In Romans 9, Paul discusses God’s absolute freedom in His saving purposes. He uses the illustration of the twins, Jacob and Esau, stating that God’s choice of Jacob over Esau had nothing to do with either of them. Rather, God chose “so that [His] purpose according to His choice would stand.” This choice was “not because of works but because of Him who calls” (Rom 9:11). He goes on to say that salvation “does not depend on the man who wills or the man who runs, but on God who has mercy” (Rom 9:16), and then supports that claim by referring to God’s hardening of Pharaoh’s heart for the expressed purpose of demonstrating His power and proclaiming His name through the events that followed (Rom 9:17; cf. Exod 9:16). Paul then summarizes his point by declaring: “So then He has mercy on whom He desires, and He hardens whom He desires” (Rom 9:18).
Then, Paul anticipates an objection: “You will say to me, then, ‘Why does He still find fault? For who resists His will?’”
First, let us understand the objection itself. Paul’s imaginary (or perhaps not so imaginary) interlocutor has understood all that Paul has said about God up until this point.
- He understands that salvation is entirely a work of God’s grace, and owes to nothing in man.
- He also understands that it is God’s will, not man’s will, that is determinative and decisive in salvation (again, Rom 9:16; cf. John 1:13). He asks a rhetorical question to underscore this very point: “Who resists His will?” That is to say, “No one resists God’s will.” “Our God is in the heavens; He does whatever He pleases” (Ps 115:3). He accomplishes all His good pleasure (Isa 46:10), and no purpose of His can be thwarted (Job 42:2).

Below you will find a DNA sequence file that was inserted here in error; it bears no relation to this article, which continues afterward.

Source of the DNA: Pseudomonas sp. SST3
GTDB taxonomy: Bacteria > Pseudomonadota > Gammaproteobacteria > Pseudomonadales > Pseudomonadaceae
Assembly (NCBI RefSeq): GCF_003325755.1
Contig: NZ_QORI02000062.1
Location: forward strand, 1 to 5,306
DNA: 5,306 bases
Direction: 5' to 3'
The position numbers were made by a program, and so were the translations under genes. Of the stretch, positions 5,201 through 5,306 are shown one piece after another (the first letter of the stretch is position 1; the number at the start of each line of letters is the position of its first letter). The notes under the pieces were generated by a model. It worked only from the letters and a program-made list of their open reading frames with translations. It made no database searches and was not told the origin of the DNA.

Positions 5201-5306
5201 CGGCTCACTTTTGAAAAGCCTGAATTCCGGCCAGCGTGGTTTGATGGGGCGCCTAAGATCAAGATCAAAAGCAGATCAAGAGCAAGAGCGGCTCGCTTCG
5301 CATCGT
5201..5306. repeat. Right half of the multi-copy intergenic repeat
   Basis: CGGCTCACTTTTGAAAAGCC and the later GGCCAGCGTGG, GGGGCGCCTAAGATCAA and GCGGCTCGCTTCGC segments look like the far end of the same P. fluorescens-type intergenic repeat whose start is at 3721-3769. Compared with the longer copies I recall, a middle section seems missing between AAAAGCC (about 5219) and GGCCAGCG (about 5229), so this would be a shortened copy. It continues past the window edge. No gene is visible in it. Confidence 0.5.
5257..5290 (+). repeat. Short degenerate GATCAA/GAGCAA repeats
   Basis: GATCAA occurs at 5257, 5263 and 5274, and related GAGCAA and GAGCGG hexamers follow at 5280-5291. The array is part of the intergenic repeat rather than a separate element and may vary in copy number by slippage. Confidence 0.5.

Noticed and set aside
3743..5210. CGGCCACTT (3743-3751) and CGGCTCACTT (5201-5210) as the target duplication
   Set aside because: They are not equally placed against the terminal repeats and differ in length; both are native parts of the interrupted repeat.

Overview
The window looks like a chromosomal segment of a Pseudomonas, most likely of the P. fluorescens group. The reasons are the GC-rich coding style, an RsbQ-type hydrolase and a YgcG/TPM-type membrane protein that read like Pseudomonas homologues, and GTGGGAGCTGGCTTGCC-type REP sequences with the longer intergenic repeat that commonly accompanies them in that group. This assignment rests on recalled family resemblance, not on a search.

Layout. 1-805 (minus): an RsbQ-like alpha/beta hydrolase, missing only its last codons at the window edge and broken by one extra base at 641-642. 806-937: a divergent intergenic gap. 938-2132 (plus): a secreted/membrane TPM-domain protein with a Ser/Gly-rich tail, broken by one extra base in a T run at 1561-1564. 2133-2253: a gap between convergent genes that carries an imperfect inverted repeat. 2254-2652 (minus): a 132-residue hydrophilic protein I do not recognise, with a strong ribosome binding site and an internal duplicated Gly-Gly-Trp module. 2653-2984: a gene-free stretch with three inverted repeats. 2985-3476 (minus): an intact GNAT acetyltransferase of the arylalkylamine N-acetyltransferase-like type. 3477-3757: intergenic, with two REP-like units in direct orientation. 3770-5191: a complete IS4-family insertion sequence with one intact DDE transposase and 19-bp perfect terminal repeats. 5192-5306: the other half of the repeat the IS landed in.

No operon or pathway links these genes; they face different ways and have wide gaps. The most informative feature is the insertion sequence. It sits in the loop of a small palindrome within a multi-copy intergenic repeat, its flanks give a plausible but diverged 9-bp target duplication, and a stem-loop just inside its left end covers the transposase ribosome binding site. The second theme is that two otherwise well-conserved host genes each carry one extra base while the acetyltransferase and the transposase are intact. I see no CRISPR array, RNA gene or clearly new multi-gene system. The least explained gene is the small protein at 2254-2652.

- The objector also understands that God still holds man accountable. “He still find[s] fault.”
So the question is, “Since no one can resist God’s will, how is it fair that He still finds fault?”
Making Sense of the Objection
This objection proves very helpful in the Christian’s understanding of the nature of God’s sovereignty in salvation. Because whatever our conclusions are about the doctrines of grace, they must make sense of that objection.
And the fact is: the only way that this objection makes any sense at all is if three things are true: (1) Man ought to repent and be saved as commanded by God, (2) Man lacks the moral ability to repent and be saved, and (3) God still holds man accountable to repent and be saved, and will punish them for their failure to do so. In philosophical terms, this objection only makes sense if “ought” doesn’t imply “can”—that is, if commanding something of someone does not necessarily mean that they are able to do what you command. In theological terms, this objection only makes sense if the doctrines of total depravity, unconditional election, and irresistible grace are true.
But it is repugnant to the natural mind that we could be held accountable for something that we are unable to do—especially if we claim that it is a loving God that imposes this standard. And so different schools of thought devise alternative understandings of God’s sovereignty in an effort to save Him from what they believe to be unfair. However, none of these alternatives make sense of the objection in Romans 9:19. Let’s consider these alternatives.
One alternative is universalism. God has required something of humanity that they are unable to do, so he brushes their sins under the rug—after all, kids will be kids, right?—and He lets them off the hook. Now, aside from being patently unbiblical, this position would be to deny that God “still finds fault” with humanity. No one can resist His will, so He simply does not find any fault with them.
Conditional Election Based on Foreseen Faith